Monday, October 20, 2014


Tuesday, 21 October 2014 | PNS | BHUBANESWAR | in Bhubaneswar

Leading economists, intellectuals and academicians of the country have expressed concern over the Central Government’s move to bring amendments in the MGNREGA. They said it would dilute the spirit of the poverty alleviation programme and affect millions of poor people across India.
 In a letter written to Prime Minister Narendra Modi on October 13, the economists pointed out that MGNREGA was enacted in 2005 to bring subsistence to millions of poor people of the country. 
Despite numerous hurdles, the MGNREGA has been able to provide jobs to about 50 million households every year. After introduction of MGNEGRA, it has helped in creation of productive asset in rural area, besides providing benefit to women. Moreover, corruption declined after introduction of the programme, they pointed out.
 It is alarming to hear that moves are on to restrict different provisions of the Act.
“Wages have been frozen in real terms, and long delays in wage payments have further reduced their real value,” the letter said.
The Act’s initial provisions for compensation in the event of delayed payments have been removed. The labour material ratio is sought to be reduced from 60:40 to 51:49 without any evidence that this would raise the productivity of NREGA works. For the first time, the Central Government is imposing caps on NREGA expenditure on the State Governments, undermining the principle of work on demand,” the letter said.
 Last but not least, the Central Government appears to be considering an amendment aimed at restricting the NREGA to the country’s poorest 200 districts.
This runs against a fundamental premise of the Act: gainful employment that affords basic economic security is a human right.
Even India’s relatively prosperous districts are unlikely to be free from unemployment or poverty in the foreseeable future, the letter said further.
 The message seems to be that the new Government is not committed to the NREGA and hopes to restrict it as much as possible. The letter also reads, We urge you to reverse the trend and ensure that the programme receives all the support it requires to survive and thrive.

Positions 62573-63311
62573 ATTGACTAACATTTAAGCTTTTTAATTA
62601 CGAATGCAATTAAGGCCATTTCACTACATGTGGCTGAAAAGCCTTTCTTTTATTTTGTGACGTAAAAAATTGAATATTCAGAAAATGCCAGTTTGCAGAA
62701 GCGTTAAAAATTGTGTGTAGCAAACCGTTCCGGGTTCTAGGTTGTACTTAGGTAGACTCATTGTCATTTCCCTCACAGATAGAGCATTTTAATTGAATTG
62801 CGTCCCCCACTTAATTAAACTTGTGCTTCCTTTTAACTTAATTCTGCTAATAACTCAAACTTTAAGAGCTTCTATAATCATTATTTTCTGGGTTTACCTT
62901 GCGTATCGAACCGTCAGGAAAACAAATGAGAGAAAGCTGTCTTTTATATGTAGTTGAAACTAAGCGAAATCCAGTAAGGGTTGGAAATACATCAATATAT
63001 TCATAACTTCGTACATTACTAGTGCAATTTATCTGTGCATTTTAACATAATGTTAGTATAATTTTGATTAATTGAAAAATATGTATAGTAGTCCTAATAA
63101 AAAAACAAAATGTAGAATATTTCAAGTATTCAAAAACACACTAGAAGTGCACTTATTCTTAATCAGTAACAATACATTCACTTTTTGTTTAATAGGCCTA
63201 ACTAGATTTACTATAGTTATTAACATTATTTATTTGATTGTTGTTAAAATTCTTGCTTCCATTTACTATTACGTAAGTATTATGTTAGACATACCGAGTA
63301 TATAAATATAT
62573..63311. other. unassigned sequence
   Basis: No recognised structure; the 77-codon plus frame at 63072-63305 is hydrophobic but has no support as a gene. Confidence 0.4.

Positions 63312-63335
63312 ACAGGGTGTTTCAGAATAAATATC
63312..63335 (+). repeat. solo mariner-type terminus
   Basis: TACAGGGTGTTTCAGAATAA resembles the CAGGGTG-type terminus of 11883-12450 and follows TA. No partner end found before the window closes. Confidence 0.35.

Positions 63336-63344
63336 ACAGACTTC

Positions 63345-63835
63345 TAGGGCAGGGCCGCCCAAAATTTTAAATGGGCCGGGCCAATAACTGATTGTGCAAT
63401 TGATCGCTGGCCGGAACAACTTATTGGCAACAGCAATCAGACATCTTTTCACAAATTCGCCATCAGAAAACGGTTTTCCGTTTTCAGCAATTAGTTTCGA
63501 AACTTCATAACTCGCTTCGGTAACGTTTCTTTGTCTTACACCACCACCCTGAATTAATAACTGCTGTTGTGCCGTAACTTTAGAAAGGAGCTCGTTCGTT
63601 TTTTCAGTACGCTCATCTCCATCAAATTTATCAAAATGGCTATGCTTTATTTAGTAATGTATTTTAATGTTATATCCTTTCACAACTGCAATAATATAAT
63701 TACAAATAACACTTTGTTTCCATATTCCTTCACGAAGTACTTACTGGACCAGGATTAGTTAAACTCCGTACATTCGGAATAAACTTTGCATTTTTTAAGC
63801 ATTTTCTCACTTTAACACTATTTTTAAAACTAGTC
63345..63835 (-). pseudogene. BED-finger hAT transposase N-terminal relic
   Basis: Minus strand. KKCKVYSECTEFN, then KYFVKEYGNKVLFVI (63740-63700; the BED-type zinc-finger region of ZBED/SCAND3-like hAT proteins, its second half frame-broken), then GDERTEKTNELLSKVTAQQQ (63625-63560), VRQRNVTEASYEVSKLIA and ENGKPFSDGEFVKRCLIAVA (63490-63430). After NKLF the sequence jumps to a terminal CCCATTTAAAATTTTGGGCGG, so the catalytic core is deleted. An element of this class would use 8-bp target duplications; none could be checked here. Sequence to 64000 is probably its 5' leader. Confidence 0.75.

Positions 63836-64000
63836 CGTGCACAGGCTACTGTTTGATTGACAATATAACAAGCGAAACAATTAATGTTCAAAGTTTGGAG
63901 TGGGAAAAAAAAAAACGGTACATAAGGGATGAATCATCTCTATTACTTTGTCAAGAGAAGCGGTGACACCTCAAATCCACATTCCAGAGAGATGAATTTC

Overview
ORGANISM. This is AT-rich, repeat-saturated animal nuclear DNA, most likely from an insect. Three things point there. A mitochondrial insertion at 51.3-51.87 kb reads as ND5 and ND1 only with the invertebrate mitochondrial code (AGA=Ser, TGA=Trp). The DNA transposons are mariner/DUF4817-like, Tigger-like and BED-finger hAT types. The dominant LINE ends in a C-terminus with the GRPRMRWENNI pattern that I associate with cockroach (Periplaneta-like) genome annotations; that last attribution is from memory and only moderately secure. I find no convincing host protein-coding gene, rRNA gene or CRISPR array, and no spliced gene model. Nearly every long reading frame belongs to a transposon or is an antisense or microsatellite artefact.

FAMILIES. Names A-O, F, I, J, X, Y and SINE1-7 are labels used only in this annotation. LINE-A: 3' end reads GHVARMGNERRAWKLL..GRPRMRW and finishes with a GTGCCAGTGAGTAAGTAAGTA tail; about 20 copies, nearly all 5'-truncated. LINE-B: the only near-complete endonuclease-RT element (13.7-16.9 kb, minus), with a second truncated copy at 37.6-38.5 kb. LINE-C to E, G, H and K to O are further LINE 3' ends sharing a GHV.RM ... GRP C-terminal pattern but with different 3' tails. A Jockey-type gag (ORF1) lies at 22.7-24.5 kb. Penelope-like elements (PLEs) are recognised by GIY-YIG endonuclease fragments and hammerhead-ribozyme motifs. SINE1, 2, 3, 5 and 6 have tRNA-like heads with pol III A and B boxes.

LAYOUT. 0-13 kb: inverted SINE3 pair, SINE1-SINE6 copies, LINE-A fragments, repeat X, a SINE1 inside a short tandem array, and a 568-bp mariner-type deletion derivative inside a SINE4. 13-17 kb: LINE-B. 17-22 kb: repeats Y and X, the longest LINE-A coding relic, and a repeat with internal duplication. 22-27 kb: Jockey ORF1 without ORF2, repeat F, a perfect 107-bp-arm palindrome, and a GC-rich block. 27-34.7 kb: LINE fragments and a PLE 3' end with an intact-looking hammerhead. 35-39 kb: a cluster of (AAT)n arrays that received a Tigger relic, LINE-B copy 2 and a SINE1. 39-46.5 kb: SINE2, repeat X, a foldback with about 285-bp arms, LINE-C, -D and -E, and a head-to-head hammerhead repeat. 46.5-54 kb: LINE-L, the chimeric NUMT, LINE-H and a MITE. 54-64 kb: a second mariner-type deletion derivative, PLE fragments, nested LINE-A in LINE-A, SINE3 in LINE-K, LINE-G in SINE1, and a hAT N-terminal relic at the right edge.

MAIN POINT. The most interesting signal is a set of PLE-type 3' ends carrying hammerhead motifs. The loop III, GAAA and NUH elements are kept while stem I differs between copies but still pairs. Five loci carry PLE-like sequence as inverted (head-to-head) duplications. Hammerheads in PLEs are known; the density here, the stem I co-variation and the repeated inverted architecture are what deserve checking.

The signatories are Dilip Abreu (Professor of Economics, Princeton University), Pranab Bardhan (Emeritus Professor of Economics, University of California Berkeley), V Bhaskar (Professor of Economics, University of Texas at Austin), Ashwini Deshpande (Professor of Economics, Delhi School of Economics), Jean Drèze (Visiting Professor, Department of Economics, Ranchi University), Maitreesh Ghatak (Professor of Economics, London School of Economics), Jayati Ghosh (Professor of Economics, Jawaharlal Nehru University), Deepti Goel (Assistant Professor of Economics, Delhi School of Economics), Himanshu (Assistant Professor of Economics, Jawaharlal Nehru University), Raji Jayaraman (Associate Professor of Economics, European School of Management and Technology), KP Kannan (former Director, Centre for Development Studies, Trivandrum), Anirban Kar (Associate Professor, Delhi School of Economics), Reetika Khera (Associate Professor, IIT Delhi), Ashok Kotwal (Professor of Economics, University of British Columbia), S Mahendra Dev (Director, Indira Gandhi Institute of Development Research), Srijit Mishra (Associate Professor, Indira Gandhi Institute of Development Research), Dilip Mookherjee (Professor of Economics, Boston University), R Nagaraj (Professor of Economics, Indira Gandhi Institute of Development Research), Sudha Narayanan (Assistant Professor of Economics, Indira Gandhi Institute of Development Research), Pulin Nayak (Professor of Economics, Delhi School of Economics), Nalini Nayak (Reader in Economics, Delhi University), Bharat Ramaswami (Professor of Economics, Indian Statistical Institute, New Delhi), Debraj Ray (Professor of Economics, New York University), Atul Sarma (former Vice-Chancellor, Rajiv Gandhi University), Abhijit Sen (former Member, Planning Commission), Jeemol Unni (Director, Institute of Rural Management, Anand), Sujata Visaria (Assistant Professor of Economics, Hong Kong University of Science and Technology)  and Vijay Vyas (former Member, Economic Advisory Council to the Prime Minister).

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